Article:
gagement upon him to deal justly and equally with his servants. "If I did despise the cause of my man servant, or of my maid servant, when they contended with me, what then shall I do when God riseth up? and when he visiteth, what shall I answer him? Did not he that made me in the womb, make him? and did not one fashion us in the womb?" Job xxxi. 13-15. Clearly intimating a tender care and regard in God towards men, even the poorest and least considerable of them. After the same manner, Elihu also advanceth the poor into equal respects with princes, before God; viz., because they, as well as these, are the works of his hands. "How much less to him who accepteth not the persons of princes, nor regardeth the rich more than the poor: for they are all the work of his hands," Job xxxiv. 19; clearly implying, that that relation wherein every man standeth towards God as his creature, is a pledge of security unto him that God tenderly loveth and respecteth him (excepting only the case before excepted).
From the Scriptures lately produced, (unto which double their number, confederate in the same truth with them, might be added,) it manifestly appears that such a hatred or rejection of the creature by God from eternity, as is commonly taught and received amongst us, is broadly and wholly inconsistent with that love, tenderness, and respect which the relation of a Creator to a creature every where imports; and consequently is not to be looked upon as any prerogative worthy of him.
Four several veins or correspondences of Scriptures propounded, holding forth the death of Christ for all men, without exception of any. The first of these argued.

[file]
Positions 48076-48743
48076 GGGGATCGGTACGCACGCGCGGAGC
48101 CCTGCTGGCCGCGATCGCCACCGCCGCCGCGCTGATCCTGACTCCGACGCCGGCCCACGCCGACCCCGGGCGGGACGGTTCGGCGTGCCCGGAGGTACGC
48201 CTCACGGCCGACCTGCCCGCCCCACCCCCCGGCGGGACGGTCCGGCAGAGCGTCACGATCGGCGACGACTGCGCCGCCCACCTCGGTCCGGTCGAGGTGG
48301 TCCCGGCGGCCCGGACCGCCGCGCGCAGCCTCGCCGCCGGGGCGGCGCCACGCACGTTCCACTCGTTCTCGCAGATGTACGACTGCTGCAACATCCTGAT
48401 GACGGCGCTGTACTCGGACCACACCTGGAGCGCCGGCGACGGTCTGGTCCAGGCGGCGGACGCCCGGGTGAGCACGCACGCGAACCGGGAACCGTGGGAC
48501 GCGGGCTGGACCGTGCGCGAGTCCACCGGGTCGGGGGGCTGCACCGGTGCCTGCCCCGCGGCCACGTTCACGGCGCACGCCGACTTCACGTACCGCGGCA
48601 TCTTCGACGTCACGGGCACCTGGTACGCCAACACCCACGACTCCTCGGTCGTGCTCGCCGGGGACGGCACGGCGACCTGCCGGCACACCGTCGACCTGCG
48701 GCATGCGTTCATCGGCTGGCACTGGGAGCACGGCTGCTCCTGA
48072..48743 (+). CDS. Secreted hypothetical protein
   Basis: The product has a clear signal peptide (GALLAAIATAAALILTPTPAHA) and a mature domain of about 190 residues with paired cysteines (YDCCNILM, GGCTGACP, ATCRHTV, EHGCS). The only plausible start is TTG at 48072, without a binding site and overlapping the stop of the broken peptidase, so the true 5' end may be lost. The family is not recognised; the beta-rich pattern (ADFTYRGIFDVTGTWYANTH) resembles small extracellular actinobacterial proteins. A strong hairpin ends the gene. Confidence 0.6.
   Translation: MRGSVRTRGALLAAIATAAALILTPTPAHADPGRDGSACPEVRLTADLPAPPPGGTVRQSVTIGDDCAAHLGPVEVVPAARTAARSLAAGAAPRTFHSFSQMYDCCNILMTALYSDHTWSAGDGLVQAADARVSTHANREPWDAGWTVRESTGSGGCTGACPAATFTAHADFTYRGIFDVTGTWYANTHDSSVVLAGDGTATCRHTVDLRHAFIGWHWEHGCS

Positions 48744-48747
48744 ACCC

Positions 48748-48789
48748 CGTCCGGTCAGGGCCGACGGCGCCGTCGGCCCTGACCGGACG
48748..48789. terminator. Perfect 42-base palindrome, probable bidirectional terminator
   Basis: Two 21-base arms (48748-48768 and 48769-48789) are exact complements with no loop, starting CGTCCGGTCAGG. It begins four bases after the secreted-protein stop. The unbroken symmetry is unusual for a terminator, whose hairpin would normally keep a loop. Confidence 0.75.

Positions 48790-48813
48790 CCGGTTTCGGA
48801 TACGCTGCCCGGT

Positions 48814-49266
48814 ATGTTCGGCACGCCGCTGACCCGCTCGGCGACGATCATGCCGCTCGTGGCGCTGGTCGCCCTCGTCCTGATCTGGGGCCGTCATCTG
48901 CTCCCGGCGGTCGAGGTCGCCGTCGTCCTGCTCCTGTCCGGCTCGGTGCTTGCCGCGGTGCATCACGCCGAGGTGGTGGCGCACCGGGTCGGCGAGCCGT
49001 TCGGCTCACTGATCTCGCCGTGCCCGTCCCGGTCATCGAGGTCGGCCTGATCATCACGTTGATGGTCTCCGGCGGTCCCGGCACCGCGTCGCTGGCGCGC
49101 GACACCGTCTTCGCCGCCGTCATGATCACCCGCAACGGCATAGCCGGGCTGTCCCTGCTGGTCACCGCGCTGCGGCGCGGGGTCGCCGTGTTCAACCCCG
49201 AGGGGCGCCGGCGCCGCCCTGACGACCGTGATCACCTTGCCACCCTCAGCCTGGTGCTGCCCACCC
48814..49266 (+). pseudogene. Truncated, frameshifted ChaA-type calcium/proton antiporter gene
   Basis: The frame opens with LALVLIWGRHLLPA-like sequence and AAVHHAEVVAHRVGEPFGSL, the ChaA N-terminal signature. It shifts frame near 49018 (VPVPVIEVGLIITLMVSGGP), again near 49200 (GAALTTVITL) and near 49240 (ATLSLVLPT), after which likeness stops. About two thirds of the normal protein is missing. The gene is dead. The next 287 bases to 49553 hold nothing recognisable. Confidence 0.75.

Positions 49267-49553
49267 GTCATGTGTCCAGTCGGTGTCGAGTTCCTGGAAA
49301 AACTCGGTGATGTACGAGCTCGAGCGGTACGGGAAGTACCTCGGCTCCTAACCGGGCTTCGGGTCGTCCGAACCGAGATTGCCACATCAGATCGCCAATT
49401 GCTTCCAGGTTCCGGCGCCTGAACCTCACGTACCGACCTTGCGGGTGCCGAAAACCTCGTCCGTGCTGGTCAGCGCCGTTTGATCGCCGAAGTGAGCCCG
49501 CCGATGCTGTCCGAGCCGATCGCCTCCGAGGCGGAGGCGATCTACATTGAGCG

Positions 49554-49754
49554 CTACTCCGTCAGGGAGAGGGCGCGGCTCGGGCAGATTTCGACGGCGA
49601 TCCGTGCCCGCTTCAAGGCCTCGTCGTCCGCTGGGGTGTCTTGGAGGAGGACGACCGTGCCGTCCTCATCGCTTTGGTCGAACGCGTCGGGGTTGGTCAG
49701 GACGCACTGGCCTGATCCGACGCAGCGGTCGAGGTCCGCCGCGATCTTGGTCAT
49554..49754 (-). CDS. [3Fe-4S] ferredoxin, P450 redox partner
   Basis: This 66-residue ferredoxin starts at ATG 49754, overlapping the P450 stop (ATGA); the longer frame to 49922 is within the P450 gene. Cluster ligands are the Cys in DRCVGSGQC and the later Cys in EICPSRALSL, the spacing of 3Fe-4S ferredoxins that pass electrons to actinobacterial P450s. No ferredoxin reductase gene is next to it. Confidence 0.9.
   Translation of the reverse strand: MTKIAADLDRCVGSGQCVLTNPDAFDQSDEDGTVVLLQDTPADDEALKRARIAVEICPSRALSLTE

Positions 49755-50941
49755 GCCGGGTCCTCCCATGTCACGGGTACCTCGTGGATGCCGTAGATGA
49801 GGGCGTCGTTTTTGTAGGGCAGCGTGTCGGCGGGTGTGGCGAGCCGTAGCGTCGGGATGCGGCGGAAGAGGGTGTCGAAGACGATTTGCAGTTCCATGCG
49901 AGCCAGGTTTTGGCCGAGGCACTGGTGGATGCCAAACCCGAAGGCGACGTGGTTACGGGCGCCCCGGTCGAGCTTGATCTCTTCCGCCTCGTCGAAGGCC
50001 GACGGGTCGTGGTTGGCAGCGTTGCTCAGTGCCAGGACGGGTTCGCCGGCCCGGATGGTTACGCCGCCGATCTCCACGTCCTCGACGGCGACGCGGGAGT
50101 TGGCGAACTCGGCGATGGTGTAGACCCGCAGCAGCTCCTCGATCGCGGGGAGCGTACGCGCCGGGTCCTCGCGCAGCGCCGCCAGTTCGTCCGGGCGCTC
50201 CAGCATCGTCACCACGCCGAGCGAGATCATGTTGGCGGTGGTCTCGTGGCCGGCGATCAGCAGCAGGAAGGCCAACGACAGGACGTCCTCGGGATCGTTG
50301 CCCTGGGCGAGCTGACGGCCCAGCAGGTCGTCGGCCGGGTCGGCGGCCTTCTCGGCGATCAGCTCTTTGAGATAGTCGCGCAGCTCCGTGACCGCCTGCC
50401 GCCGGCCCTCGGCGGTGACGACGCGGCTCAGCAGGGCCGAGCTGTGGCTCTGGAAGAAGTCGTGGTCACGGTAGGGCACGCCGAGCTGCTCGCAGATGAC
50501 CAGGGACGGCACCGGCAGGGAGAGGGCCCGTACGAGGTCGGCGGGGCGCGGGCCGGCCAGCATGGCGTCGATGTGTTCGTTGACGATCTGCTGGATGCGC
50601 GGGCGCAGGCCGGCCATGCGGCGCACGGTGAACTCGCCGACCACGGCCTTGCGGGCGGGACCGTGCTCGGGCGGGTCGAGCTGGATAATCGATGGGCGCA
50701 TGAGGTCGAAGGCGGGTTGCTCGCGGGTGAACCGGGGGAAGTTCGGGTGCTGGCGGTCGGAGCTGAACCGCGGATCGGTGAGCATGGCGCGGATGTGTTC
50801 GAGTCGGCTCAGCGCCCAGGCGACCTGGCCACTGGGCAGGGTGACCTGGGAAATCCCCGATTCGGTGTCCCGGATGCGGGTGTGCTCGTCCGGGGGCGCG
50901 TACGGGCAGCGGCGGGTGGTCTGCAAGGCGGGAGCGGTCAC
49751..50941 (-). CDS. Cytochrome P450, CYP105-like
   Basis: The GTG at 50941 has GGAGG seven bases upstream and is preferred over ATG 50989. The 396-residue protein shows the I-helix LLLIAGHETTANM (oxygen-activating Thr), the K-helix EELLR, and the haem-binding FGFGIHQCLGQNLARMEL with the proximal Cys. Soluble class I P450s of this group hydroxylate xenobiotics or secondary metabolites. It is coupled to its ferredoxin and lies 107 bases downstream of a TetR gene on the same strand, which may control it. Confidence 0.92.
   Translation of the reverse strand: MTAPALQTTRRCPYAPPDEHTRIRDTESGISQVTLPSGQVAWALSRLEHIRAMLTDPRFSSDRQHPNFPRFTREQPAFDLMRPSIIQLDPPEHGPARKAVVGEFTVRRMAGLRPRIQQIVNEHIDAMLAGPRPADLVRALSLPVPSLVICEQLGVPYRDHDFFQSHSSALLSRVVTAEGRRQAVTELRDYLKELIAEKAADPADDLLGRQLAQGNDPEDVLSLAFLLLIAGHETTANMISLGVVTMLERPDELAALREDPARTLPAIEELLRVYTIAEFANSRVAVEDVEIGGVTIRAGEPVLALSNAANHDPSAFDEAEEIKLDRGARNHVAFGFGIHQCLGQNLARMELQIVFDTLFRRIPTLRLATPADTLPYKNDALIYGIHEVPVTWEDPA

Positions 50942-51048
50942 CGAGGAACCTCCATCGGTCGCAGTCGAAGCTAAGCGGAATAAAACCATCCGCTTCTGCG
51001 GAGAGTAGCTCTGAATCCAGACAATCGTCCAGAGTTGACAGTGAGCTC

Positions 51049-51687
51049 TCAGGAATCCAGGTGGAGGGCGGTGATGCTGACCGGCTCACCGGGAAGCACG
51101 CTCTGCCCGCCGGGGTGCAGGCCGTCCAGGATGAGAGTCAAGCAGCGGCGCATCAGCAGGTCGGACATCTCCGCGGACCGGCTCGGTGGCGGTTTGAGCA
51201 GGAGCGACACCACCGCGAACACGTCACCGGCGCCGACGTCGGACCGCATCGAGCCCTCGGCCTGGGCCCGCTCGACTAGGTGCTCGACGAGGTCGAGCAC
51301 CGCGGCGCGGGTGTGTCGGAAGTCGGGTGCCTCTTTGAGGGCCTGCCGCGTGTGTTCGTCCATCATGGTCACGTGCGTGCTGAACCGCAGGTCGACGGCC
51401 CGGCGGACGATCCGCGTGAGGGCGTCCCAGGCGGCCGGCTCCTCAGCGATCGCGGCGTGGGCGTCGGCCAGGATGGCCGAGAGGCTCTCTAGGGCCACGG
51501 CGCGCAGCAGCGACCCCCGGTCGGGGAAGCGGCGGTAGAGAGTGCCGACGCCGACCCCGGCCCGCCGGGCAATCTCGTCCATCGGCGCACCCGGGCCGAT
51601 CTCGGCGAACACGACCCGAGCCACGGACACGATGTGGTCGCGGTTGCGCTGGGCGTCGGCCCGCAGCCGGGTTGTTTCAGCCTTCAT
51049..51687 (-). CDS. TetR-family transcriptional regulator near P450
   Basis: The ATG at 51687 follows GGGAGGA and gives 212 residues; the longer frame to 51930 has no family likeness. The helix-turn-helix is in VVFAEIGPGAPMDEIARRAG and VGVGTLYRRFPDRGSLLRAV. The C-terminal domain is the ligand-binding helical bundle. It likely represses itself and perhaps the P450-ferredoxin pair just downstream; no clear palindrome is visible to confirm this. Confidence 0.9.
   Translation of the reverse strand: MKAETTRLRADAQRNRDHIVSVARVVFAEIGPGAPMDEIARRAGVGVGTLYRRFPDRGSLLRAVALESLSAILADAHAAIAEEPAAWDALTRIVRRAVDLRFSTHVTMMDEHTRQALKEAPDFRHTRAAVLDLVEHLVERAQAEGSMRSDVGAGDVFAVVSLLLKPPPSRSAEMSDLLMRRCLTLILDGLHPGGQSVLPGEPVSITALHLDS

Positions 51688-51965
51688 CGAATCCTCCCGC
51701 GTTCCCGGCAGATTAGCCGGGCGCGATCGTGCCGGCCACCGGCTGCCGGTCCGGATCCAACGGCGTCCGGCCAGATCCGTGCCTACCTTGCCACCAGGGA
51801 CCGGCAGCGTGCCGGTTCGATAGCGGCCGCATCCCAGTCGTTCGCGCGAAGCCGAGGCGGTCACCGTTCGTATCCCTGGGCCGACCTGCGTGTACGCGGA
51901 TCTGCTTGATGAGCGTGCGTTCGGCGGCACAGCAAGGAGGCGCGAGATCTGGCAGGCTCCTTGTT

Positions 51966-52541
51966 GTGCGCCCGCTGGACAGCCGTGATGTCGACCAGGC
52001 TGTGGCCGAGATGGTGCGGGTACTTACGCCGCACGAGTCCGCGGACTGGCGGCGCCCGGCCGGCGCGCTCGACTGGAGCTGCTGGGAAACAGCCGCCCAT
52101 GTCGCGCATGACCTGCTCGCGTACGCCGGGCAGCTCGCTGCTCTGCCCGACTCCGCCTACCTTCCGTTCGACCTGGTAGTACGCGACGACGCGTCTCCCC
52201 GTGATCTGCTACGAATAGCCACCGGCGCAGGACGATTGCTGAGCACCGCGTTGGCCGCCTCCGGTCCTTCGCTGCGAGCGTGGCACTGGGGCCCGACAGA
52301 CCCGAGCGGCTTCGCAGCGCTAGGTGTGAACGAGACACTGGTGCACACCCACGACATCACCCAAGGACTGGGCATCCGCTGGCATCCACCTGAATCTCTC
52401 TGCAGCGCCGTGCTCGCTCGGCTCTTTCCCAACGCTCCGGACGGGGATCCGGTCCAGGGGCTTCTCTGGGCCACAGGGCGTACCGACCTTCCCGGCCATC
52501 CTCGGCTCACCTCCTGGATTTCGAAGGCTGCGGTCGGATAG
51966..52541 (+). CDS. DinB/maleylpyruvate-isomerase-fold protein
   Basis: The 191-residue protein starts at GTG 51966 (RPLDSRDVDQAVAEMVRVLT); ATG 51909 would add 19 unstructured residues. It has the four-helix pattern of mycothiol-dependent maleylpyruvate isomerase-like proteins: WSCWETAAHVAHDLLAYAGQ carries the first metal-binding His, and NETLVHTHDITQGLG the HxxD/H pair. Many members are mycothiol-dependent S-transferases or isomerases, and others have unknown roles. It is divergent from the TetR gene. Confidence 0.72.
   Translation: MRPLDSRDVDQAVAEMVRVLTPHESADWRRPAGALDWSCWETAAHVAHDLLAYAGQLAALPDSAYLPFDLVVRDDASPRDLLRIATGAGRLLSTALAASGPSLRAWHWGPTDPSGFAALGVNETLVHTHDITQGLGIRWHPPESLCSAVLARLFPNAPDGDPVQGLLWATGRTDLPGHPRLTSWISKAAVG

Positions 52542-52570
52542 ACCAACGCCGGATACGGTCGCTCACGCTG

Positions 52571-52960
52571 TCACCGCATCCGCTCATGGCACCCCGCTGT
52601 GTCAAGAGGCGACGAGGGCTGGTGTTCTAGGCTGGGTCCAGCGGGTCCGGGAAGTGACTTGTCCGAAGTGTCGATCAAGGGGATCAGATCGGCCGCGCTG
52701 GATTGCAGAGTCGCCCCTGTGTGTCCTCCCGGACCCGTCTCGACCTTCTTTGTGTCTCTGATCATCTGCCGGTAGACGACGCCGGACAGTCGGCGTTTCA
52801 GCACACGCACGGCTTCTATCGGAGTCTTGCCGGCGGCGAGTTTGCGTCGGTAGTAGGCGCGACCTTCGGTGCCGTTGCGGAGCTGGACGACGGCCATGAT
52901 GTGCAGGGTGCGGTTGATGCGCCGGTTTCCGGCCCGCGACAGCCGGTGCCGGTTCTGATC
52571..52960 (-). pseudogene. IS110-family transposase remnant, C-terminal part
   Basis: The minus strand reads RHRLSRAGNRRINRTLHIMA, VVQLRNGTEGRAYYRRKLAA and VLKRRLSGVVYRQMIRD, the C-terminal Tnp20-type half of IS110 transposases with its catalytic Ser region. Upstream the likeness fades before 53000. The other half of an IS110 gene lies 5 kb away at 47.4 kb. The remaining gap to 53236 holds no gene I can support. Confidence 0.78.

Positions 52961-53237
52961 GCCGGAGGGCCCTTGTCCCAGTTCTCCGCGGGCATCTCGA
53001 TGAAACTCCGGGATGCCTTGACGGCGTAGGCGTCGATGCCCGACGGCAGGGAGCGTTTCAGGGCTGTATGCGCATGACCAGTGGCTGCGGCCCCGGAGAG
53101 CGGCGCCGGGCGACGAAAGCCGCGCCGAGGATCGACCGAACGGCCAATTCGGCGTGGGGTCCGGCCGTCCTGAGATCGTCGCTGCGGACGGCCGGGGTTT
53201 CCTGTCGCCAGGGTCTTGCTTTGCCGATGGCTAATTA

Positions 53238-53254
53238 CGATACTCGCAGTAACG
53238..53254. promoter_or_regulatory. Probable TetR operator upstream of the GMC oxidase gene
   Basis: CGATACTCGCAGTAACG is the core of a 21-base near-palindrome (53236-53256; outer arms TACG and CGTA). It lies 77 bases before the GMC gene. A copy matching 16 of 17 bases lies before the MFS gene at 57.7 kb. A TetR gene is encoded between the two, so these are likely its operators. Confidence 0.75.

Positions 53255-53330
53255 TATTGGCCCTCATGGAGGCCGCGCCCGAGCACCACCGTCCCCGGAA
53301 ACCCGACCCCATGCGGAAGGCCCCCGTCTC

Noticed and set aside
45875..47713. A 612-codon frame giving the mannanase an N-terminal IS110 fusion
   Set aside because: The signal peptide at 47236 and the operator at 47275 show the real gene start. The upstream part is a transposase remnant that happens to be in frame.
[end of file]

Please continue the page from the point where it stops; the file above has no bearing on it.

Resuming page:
THE premises considered, methinks it is one of the strangest and most importune sayings that, to my remembrance, I ever met with from the pen of a learned and considerate man, which I find in the writings of a late opposer of universal atonement. "I know," saith he, "no article of the gospel which this new and wicked religion of universal atonement doth not contradict." That which he calls a "new and wicked religion," the doctrine of universal atonement, I shall, God assisting, and granting life and health for the finishing of this present discourse, evince both from the main and clear current of the Scriptures themselves, as likewise by many impregnable and undeniable demonstrations and grounds of reason, to be a most ancient and divine truth; yea, to be none other but the heart and soul, the spirit and life, the strength and substance, and brief sum of the glorious gospel itself: yea, I shall make it appear from ancient records of best credit, and from